The problem in my thinking relates to the fact that cosmetic products, by law, are not drugs. In order to support a drug claim, required protocols are defined based upon the drug active. Cosmetics, however, are directed to appearance and consequently, claim substantiation becomes softer—and can soften further by changes to marketing claims.
Perry Romanowski, in Chemists Corner,2 gets it right when he says: “… when you are talking about cosmetic products, the term active ingredient no longer applies. If a cosmetic had an ingredient in it that changed the biochemistry of the skin or otherwise interfered with normal skin biology, then it would be an illegal drug. Cosmetics are not allowed to have drug effects.
"So, in cosmetics, the term active ingredient is a marketing term for an ingredient that people believe has some effect but is not legally allowed to. For example, some marketers say vitamin C is an active ingredient for skin lightening. While there may be some lab studies to show this ingredient may have an effect, it is not an approved ingredient for skin lightening, so it’s not really an active ingredient. In fact, if it had an effect on skin like that, it would be a mislabeled drug.
Once we acknowledge there is a fundamental difference between drugs and cosmetics, we realize that the way in which science applies to the claims for the product is very different.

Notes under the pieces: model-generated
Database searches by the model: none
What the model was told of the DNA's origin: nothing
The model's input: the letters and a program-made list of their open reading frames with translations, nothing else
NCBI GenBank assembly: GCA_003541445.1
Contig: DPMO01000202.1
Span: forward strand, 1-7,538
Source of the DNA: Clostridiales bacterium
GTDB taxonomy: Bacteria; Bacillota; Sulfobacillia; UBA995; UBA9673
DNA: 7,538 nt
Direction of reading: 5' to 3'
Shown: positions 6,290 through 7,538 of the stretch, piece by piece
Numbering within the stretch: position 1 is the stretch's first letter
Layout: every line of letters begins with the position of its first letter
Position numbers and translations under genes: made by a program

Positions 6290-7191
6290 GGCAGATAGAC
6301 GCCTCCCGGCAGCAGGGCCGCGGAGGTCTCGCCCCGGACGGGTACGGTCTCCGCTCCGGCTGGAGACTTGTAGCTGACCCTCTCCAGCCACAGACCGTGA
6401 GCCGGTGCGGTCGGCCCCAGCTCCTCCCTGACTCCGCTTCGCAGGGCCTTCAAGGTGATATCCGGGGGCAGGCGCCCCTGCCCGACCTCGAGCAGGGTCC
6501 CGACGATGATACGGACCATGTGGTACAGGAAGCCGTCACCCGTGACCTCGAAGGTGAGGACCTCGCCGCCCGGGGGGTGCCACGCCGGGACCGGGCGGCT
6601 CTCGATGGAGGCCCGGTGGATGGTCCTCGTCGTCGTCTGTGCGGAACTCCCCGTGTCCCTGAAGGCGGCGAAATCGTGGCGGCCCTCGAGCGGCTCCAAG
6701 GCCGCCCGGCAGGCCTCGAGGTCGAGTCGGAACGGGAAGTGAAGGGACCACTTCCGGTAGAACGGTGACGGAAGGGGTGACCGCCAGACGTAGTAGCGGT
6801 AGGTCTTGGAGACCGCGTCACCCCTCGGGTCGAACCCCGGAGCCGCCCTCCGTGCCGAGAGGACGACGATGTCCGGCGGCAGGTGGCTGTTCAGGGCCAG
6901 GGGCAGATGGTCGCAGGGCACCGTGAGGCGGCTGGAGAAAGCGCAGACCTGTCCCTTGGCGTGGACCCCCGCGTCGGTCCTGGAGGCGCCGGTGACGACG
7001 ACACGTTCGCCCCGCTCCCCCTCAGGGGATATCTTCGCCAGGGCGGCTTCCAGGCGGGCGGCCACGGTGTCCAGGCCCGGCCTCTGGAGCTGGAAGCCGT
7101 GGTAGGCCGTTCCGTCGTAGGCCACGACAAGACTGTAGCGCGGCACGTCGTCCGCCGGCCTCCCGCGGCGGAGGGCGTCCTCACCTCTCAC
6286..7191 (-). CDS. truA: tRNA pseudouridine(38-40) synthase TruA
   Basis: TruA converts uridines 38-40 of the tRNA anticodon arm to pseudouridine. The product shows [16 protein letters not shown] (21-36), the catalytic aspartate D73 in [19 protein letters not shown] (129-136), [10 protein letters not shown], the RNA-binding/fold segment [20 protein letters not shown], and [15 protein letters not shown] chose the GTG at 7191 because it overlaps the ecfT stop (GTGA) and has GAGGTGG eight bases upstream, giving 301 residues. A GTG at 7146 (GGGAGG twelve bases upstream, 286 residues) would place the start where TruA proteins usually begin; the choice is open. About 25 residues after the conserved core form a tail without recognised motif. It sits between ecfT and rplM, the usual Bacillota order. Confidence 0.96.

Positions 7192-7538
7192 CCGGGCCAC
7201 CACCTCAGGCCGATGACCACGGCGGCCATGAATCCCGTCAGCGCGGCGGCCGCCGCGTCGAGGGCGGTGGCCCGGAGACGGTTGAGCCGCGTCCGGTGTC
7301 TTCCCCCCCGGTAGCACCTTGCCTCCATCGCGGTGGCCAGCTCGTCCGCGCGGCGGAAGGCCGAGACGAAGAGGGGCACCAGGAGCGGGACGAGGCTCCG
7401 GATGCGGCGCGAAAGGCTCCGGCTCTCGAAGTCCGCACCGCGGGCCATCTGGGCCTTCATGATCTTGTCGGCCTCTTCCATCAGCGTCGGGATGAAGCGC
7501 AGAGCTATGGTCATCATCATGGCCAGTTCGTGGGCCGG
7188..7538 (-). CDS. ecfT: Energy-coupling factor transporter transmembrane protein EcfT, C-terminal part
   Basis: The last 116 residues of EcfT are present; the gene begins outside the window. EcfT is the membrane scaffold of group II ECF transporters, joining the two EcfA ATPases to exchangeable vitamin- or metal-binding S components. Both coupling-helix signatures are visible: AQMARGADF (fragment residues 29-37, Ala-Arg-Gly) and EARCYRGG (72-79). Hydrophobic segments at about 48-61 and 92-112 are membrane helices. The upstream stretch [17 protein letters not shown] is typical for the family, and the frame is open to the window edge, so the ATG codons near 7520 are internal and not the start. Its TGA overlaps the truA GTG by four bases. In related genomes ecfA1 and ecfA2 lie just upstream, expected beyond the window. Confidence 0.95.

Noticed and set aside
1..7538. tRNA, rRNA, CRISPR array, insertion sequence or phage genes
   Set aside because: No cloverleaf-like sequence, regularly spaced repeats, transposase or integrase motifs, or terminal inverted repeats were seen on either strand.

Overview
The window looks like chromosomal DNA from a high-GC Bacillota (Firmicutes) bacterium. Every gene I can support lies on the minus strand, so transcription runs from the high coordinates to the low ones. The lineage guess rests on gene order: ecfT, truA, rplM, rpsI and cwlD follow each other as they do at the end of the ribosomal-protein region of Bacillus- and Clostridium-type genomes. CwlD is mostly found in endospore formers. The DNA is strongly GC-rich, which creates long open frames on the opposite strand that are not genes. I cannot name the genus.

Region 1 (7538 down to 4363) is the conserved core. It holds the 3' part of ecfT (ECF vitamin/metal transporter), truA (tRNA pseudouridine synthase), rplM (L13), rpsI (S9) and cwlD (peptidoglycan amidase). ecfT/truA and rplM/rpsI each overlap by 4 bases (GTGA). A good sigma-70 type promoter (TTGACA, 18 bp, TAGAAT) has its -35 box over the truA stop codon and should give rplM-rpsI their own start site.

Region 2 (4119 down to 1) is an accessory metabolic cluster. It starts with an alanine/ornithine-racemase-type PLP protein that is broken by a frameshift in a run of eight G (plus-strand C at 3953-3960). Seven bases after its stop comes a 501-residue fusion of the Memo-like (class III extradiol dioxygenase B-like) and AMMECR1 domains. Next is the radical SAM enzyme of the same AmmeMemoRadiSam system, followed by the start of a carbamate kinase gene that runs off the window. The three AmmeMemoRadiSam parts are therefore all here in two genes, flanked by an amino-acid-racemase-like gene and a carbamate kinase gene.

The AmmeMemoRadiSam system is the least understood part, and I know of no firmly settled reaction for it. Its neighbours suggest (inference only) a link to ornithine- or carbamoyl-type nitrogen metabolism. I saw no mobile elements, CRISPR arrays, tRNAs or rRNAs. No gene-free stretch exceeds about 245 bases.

"Basically, there is no such thing as an active ingredient in cosmetics. If a product has an active ingredient, it is a drug.”
Once we acknowledge there is a fundamental difference between drugs and cosmetics, we realize that the way in which science applies to the claims for the product is very different. Wiechers's above article, written in 2007, is still relevant in that it points out that the science applied to cosmetics is different from that of drugs. If a drug is not effective, some dire consequences can occur. The negative impact of a poorly performing cosmetic product is far less dire, and the current approach is at least one of Caveat emptor3—Latin for, "Let the buyer beware." Simply put, if a cosmetic product fails to perform, the consumer will not repurchase.
This concept, Wiechers addresses in his last paragraph: "Without perception there is no reality and without reality there is no perception. It seems that they are different yet intertwined as yin and yang. They do exist individually but cannot do without each other. But in cosmetic science, we need to get the balance right, and the balance is at a different place for all of us. Who is right and who is wrong? That is really determined by perception."
In closing, perhaps it is time to consider teaching ethics in the university cosmetic science programs, to debate the ethical nature and impact of cosmetic claims in our industry. There several questions that we need to collectively address.
Some examples are:
- Does it make sense to use edible natural oils to make personal care products while there are petroleum-based products that are non-edible and could be used, to address starvation occurring in the world?
- And does it make sense to ban a sunscreen that is said to be killing the coral reef, when banning such a product might lead to less effective formulations and a potential increase in skin cancer?